Start-up origin stories are part of the fabric of the tech industry. Apple and Google famously started in Silicon Valley garages, Facebook was built by a boy-wonder Harvard dropout, and PayPal came together through an awkward collaboration between Elon Musk and Peter Thiel and included an exhaustive list of engineers who would go on to build other billion-dollar companies.
Increasingly, Silicon Valley stories have become more formulaic, thanks to programs such as Y Combinator, which has turned into a Unicorn factory over the past decade. The start-up incubator has helped spawn Dropbox, Airbnb, Stripe, DoorDash, Coinbase and Instacart, and serves as a direct path to meetings with the top venture capitalist firms.
Toast was born on the other side of the country and a world away. The founders lived in the Boston area and had no plans to leave. Boston had been a venture hub in an earlier era, but the momentum had shifted to Silicon Valley, where all the big exits were taking place. Bessemer has offices in both locations.
Papa said one Bay Area VC indicated interest in the pitch for Toast, but said he didn’t want to get on a plane.
Fredette, Toast’s president, said the company’s East Coast roots ultimately became an advantage because it could be “a little unconstrained by the traditional wisdom of grow, grow, grow.”
“We used to talk about West Coast offense, which was hype over substance,” Fredette said in an interview from the NYSE on Wednesday. “East Coast would be substance first and not enough hype.”
The founders sprinkled in a healthy dose of naivete. Fredette said they were so inexperienced with fundraising and business in general that he and Narang, the chief operating officer, would often debate each other during investor meetings.
The original idea for Toast came from all the hours Fredette, Narang and Grimm spent hanging out in Boston bars, cafes and restaurants trying to figure out what to build. After experiencing a particularly long wait time for the check one day, they thought they’d found a problem that could be fixed by paying the check from their smartphone — if only the technology existed.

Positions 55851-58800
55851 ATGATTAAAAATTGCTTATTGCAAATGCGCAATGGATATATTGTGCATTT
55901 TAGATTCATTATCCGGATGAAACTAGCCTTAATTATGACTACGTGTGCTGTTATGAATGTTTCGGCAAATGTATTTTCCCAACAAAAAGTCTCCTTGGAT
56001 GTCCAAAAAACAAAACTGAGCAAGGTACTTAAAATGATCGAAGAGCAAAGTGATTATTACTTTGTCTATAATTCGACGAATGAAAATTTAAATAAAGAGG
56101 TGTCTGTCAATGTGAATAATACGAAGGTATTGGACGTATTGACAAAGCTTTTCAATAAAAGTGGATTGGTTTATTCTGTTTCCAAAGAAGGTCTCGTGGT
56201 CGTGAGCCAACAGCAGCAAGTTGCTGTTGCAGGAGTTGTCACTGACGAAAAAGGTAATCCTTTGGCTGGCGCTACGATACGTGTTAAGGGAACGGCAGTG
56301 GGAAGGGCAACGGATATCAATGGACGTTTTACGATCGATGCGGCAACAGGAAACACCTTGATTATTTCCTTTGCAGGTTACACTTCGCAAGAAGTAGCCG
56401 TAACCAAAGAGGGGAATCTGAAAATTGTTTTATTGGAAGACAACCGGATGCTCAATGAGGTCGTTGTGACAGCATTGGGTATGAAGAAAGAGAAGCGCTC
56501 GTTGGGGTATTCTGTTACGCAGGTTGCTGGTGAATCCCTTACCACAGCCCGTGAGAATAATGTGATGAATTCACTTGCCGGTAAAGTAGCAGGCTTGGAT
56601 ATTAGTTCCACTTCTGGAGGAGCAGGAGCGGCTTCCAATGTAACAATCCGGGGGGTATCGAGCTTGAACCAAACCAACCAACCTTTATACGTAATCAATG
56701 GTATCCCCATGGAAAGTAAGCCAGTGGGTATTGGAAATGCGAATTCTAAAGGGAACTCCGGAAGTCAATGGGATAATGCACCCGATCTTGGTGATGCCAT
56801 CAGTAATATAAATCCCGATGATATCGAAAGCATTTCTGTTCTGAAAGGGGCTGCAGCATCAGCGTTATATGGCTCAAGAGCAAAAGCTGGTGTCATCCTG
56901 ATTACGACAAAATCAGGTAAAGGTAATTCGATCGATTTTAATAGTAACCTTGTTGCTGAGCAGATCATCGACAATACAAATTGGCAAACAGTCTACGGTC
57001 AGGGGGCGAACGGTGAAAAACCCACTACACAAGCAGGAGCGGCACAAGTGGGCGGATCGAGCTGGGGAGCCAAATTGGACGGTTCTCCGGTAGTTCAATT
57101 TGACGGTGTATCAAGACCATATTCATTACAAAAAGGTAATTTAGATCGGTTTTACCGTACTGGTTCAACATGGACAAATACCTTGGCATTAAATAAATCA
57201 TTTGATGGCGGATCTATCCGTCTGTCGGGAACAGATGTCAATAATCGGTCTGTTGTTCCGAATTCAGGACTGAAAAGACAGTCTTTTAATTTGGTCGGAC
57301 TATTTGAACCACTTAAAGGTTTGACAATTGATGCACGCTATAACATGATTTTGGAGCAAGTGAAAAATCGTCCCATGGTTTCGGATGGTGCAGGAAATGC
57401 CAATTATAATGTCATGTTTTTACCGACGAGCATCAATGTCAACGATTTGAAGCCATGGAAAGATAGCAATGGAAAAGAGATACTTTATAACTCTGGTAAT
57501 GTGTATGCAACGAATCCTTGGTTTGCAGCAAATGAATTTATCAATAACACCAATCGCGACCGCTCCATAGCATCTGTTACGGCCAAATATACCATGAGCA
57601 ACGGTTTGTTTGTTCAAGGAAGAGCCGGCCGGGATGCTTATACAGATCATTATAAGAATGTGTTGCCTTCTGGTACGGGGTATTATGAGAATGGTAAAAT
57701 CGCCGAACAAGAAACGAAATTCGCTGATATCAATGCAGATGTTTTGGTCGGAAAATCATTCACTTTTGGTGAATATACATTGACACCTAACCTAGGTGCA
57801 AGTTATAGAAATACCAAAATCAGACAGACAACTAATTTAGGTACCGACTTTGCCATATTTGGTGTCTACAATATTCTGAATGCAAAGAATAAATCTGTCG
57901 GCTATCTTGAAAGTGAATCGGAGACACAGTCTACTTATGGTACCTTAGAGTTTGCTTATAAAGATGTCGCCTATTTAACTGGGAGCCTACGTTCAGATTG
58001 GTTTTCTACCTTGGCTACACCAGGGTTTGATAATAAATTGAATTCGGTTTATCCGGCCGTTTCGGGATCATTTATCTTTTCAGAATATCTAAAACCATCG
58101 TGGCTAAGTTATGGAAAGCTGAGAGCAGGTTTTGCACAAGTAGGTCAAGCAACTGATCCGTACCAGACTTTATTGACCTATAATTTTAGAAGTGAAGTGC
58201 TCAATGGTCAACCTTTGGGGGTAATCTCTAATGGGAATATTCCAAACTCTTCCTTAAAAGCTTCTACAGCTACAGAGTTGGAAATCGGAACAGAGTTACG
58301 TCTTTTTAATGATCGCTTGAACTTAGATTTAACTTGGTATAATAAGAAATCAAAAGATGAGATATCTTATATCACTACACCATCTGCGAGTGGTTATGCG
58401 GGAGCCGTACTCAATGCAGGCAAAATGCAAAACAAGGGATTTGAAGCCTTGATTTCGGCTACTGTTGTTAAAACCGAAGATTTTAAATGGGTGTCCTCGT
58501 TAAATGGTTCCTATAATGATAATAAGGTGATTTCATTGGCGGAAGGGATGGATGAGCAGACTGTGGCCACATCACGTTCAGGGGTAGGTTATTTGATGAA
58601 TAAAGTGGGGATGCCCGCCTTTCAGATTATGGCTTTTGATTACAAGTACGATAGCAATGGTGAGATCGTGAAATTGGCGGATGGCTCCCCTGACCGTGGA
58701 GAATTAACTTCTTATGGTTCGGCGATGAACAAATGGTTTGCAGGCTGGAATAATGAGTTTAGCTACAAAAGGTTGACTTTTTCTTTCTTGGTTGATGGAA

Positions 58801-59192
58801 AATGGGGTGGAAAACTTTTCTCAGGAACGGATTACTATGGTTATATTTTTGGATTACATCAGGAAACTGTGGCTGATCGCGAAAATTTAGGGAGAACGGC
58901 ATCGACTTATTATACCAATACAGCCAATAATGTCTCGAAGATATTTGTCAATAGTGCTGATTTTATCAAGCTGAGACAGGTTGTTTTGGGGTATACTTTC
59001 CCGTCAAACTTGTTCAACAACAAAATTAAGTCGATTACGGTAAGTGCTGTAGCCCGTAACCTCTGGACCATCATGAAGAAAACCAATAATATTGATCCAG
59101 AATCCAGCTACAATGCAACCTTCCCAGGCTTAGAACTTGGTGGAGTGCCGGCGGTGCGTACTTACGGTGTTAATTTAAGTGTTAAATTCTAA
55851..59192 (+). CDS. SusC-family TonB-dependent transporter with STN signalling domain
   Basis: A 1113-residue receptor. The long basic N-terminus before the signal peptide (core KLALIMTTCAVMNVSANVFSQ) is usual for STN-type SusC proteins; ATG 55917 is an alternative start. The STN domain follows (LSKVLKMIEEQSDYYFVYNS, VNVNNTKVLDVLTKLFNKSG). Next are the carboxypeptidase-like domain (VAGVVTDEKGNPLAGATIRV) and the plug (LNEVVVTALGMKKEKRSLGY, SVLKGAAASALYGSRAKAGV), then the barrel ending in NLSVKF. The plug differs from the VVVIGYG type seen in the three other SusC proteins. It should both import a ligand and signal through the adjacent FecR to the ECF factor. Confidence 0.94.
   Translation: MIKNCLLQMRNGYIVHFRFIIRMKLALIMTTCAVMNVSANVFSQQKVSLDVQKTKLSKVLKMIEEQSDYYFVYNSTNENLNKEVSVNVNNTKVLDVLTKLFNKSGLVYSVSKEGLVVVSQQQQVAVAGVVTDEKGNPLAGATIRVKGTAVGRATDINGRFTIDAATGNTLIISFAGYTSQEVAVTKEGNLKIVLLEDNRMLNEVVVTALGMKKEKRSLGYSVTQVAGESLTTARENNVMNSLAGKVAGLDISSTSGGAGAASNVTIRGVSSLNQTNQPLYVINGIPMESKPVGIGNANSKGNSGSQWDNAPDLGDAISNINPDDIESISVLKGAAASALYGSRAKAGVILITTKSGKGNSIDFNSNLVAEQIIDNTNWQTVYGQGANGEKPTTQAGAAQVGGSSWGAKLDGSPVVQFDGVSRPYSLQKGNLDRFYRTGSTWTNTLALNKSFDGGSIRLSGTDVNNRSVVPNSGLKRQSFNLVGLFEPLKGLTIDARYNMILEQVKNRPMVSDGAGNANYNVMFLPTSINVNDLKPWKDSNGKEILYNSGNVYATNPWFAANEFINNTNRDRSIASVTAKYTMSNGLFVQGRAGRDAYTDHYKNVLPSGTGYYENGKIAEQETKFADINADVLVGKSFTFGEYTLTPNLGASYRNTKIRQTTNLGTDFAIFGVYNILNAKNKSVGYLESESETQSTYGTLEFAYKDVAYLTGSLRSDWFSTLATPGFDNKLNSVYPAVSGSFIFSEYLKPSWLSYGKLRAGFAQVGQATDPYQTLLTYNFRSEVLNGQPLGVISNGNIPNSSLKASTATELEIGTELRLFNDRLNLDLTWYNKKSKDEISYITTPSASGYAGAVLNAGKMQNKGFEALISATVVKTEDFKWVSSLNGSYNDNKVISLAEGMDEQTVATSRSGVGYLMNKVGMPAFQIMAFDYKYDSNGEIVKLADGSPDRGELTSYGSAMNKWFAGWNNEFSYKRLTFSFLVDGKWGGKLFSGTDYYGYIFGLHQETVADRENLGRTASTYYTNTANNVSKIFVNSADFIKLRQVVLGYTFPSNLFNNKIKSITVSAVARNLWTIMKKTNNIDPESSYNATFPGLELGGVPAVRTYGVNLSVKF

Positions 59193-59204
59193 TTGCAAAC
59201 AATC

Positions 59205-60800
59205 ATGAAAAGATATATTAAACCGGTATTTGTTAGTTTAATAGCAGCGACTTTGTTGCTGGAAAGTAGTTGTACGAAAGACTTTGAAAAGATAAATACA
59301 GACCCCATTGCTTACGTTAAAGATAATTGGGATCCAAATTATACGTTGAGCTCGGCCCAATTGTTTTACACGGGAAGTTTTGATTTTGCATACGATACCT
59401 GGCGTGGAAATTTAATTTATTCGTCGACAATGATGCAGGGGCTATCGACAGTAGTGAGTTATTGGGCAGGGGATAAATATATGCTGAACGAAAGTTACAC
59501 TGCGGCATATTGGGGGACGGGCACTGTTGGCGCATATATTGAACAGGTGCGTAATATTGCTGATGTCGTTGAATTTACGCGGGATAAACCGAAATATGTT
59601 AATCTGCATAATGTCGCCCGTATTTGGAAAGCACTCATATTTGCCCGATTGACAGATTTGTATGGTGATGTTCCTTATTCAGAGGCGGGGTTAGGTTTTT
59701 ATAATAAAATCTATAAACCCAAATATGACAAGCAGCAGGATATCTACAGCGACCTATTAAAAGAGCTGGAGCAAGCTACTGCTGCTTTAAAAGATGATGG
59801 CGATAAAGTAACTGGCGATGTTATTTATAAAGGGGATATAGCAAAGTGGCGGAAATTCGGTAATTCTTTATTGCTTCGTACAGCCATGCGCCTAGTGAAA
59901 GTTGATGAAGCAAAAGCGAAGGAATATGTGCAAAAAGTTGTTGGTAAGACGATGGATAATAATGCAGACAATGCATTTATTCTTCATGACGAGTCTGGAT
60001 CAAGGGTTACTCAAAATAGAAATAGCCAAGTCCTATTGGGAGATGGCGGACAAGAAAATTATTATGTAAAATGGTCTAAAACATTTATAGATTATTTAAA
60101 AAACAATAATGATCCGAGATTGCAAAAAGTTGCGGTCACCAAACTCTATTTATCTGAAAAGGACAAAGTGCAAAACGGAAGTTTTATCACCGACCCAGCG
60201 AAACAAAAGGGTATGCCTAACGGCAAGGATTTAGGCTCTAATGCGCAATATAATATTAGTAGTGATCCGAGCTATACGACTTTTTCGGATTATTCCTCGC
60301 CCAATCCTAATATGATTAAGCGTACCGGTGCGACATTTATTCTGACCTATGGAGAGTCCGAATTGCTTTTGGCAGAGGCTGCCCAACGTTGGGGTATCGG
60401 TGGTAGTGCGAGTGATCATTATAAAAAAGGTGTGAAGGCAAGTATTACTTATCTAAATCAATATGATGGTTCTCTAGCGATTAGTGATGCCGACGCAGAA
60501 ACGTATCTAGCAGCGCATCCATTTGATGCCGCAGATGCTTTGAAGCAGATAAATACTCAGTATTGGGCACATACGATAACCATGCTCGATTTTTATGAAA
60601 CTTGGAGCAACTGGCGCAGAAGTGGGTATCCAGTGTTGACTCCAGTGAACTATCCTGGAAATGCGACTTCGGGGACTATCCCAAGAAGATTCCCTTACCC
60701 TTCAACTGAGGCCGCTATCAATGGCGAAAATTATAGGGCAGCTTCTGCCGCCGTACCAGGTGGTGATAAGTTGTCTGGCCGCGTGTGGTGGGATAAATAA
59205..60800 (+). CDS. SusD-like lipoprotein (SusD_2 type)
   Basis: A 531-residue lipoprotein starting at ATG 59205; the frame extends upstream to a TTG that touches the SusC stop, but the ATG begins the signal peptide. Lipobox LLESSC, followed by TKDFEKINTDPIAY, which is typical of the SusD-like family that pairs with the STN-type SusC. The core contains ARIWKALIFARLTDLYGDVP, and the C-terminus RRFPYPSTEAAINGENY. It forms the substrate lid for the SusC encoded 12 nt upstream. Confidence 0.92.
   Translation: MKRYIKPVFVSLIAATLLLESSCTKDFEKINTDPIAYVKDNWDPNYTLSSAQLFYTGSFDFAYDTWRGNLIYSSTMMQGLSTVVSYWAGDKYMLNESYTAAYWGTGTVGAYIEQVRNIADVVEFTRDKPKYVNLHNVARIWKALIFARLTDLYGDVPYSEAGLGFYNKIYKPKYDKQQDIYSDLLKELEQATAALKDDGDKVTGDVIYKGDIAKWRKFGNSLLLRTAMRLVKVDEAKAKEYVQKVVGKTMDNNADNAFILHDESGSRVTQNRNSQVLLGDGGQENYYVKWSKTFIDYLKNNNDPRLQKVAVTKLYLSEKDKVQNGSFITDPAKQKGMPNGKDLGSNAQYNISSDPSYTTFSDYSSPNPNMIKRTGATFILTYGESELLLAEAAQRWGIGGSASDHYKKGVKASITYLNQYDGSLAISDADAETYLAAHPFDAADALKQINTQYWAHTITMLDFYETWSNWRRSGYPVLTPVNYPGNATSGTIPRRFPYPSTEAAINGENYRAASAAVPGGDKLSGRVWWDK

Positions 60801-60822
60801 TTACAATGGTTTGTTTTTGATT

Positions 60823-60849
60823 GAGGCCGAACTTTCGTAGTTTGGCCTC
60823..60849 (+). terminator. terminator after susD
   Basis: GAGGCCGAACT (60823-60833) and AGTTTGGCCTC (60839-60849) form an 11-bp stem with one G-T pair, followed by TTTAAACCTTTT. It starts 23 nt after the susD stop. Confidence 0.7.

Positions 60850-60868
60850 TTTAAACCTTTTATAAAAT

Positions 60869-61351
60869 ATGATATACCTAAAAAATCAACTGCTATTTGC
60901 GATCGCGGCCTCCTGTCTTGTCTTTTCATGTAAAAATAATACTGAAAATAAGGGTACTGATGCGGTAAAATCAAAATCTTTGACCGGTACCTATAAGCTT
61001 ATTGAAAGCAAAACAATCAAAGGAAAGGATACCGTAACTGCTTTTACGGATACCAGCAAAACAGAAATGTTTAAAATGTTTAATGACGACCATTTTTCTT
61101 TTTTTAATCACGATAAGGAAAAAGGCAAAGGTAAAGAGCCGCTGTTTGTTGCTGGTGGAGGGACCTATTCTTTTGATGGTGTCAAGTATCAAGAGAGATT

They developed an app and launched it in 2012 with Firebrand Saints, a bar they frequented in Cambridge. The app gave customers a way to start a tab at the restaurant and link a credit card.
“We used to go there a lot after work to get a burger and a beer,” Fredette said.
As they slowly expanded in the region, they signed up Dwelltime, a cafe in Cambridge.
That’s where Bennett got to demo the product. The transaction went through. Still, Bennett was terrified of putting money into a company that was trying to take on incumbent point-of-sale (POS) vendors like Micros, which Oracle bought in 2014 for $5.3 billion, and NCR.
“To me it sounded like a suicide mission,” said Bennett, recalling that he told the founders it would take them five years to build something viable. “These legacy systems were old and painful but they were 50,000 features into a really complex roadmap.”
Meanwhile, Papa would soon start flying around the country trying to help land new business deals and recruit talent.
One place he wasn’t going: The Bay Area.